The government wants more than 2,000 children’s social workers to be trained on fast-track schemes by 2021.
The plans for a rapid expansion of fast-track children’s social work training were revealed in a contract put out to tender by the Department for Education on Monday. The winning bidder will be required to train at least 300 recruits in 2017, 350 in 2018, and 450 per year between 2018 and 2021. By 2021, the programme should run across seven English regions.
The tender stipulates that the successful bidder will need to provide practice-based learning leading to a postgraduate social work qualification after 14 months and then a newly qualified social worker post for a year, leading to an MA. This is the same as the Frontline fast-track programme, leading many to believe that it will be the successful bidder for the contract and that government is using its open tendering process to secure its funding and expand the programme.
Frontline is currently funded through a combination of government grant money, local authorities, who pay for participants’ salary in the second year, and support from private companies such as Credit Suisse.
It has 121 graduates in its 2015 cohort and is recruiting 180 to start in summer 2016. It operates in the South East, North West and North East. The programme has high profile political support, including from David Cameron.
However, an evaluation of the scheme is not expected till March, leading academics to question the apparent push towards more fast-track entry routes.
Brigid Featherstone from the University of Huddersfield, said that while social work educators were concerned that all training routes should be high quality, there seemed to be “mission creep” of fast-track programmes. Funding for social work education was tilting towards something that “at this stage, is still an experiment” she said.
“It could have significant implications for the funding of other programmes, not least Step-up [the local authority-based route to a postgraduate diploma in 14 months]. It’s difficult for academic departments to plan how their programmes will develop as there’s no clarity over future funding. We seem to be bringing in specialist education without a proper acknowledgment that this is what is happening.”
Speaking as chair of the Joint University Council’s Social Work Education Committee (JUCSWEC), head of social work at Manchester Metropolitan University, Sam Baron said the committee had not received a response to its calls for government to do an impact assessment of the different training routes. The representative group was also concerned that the issuing of the tender represented a move towards more early specialisation:
“We query how such a model, with its substantive focus on social work with children, can enable students to experience social work with adults, which is a requirement from our regulator [the HCPC].”
It is not yet clear how much the successful bidder will receive to deliver the programme as no price has been put on the contract – the document states that funding is subject to the outcome of the government’s Spending Review, due to be published on 25 November. The application deadline for potential providers of the fast-track programme is 18th November.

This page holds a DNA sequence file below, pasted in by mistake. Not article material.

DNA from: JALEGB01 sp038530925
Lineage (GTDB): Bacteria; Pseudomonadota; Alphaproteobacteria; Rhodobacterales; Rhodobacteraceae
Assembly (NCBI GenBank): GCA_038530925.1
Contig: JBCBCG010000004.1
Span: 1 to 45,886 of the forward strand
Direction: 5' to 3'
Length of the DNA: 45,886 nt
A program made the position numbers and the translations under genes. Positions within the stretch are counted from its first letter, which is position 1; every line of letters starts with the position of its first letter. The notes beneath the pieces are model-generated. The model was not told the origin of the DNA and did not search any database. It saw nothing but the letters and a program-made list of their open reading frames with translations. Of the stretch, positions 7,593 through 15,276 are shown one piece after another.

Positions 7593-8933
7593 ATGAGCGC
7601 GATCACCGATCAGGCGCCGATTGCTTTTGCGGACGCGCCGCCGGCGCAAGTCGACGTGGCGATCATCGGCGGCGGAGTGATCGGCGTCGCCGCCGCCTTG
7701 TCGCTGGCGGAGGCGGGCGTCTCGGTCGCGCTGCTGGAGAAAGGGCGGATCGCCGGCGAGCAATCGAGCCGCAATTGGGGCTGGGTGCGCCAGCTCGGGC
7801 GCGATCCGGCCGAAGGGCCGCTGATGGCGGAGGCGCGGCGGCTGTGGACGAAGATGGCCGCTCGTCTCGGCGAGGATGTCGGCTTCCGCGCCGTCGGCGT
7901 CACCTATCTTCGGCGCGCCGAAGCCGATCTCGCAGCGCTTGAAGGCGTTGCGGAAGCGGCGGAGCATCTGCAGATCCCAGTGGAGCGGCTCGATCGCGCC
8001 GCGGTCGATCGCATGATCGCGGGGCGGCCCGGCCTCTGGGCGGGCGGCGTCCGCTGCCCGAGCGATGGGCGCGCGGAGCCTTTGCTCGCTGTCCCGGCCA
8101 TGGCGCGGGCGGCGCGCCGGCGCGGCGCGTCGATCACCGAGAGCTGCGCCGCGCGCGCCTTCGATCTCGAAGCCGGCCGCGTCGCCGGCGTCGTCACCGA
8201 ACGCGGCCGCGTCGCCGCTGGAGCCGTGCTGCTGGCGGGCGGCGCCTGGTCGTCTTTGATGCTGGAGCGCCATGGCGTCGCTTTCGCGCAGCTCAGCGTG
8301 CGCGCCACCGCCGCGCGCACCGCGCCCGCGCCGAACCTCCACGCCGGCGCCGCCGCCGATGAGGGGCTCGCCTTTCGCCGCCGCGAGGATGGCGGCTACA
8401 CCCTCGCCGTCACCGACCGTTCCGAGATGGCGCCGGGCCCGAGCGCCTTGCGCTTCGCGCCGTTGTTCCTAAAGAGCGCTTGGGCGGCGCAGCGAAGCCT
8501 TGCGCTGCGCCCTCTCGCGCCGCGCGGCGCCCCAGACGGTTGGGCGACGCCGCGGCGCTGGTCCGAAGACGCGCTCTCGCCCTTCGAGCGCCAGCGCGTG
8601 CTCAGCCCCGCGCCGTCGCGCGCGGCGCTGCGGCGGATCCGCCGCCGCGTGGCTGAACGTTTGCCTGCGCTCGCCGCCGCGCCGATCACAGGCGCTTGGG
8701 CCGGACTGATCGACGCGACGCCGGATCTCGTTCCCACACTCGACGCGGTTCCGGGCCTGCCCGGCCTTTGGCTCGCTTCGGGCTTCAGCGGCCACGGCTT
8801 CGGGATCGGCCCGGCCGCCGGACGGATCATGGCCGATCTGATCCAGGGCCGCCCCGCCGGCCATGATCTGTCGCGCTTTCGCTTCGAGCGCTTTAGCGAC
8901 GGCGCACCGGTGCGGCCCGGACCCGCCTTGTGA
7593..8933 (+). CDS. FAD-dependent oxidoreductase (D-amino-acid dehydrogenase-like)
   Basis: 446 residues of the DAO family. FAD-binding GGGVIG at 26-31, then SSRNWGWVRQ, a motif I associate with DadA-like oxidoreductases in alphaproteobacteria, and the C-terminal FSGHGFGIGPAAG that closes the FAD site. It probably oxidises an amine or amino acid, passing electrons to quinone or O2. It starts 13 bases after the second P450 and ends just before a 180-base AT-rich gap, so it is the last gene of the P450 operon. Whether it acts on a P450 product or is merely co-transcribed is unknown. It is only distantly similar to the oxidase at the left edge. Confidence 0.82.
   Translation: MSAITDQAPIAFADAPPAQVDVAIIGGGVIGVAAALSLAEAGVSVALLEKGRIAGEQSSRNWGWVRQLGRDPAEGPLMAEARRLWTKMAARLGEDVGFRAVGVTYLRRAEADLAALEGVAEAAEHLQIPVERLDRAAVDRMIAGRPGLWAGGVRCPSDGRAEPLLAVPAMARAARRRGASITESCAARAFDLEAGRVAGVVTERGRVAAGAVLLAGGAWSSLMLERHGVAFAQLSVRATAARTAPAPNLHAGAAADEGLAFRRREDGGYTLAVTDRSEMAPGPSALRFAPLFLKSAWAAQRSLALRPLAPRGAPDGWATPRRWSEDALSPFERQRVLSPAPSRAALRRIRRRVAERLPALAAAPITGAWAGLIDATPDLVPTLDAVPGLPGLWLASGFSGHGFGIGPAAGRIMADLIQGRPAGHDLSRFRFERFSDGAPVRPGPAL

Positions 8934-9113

Changes to the tender
Confusion has surrounded the bidding process after DfE withdrew an initial tender that was posted on 30th September. The DfE refused to answer questions about why the first version was taken down and the fact that it was tendering before funding was confirmed.
Some of the academics’ concerns that the original tender could only be met by Frontline related to the “need” for bidders to demonstrate their previous work in areas such as delivering an intensive work-based approach to learning and attracting those who otherwise would not come into social work. The updated document says they are “free” to do this, “should they wish to do so”.
In response to questions about the removed notice, a spokesperson stated: “We will shortly be inviting tenders for a fast-track social worker programme to follow the Frontline pilot, and will announce the successful bidder in due course.”
Ray Jones, professor of social work at Kingston University, said: “It seems strange [the Department for Education] committed energy to advertise the opportunity and then withdrew it. What I suspect is happening is that behind the scenes conversations are going on with potential preferred providers.”
Other changes to the new document cover how commercially sensitive information will be dealt with. Bidders are now asked to identify it in a separate schedule; a statement that such information may need to be disclosed on the contracts finder website has been removed.
A new clause also allows for the contract to deliver the programme to be extended following future “as yet unknown developments”. The initial document had set out a three year programme, with extension to 2021 possibility; it now sets out the programme should run for five years.
Ray Jones said the expansion of fast-track schemes would mean “disproportionate amounts of funding to this programme and to the students on it, with the larger body of trainees receiving much less advantage and support.”
Instead, he said, the government should be translating some of the positively regarded elements of the Frontline programme such as the close partnerships between employers and teaching agencies and the extended practice placements, into all social work training.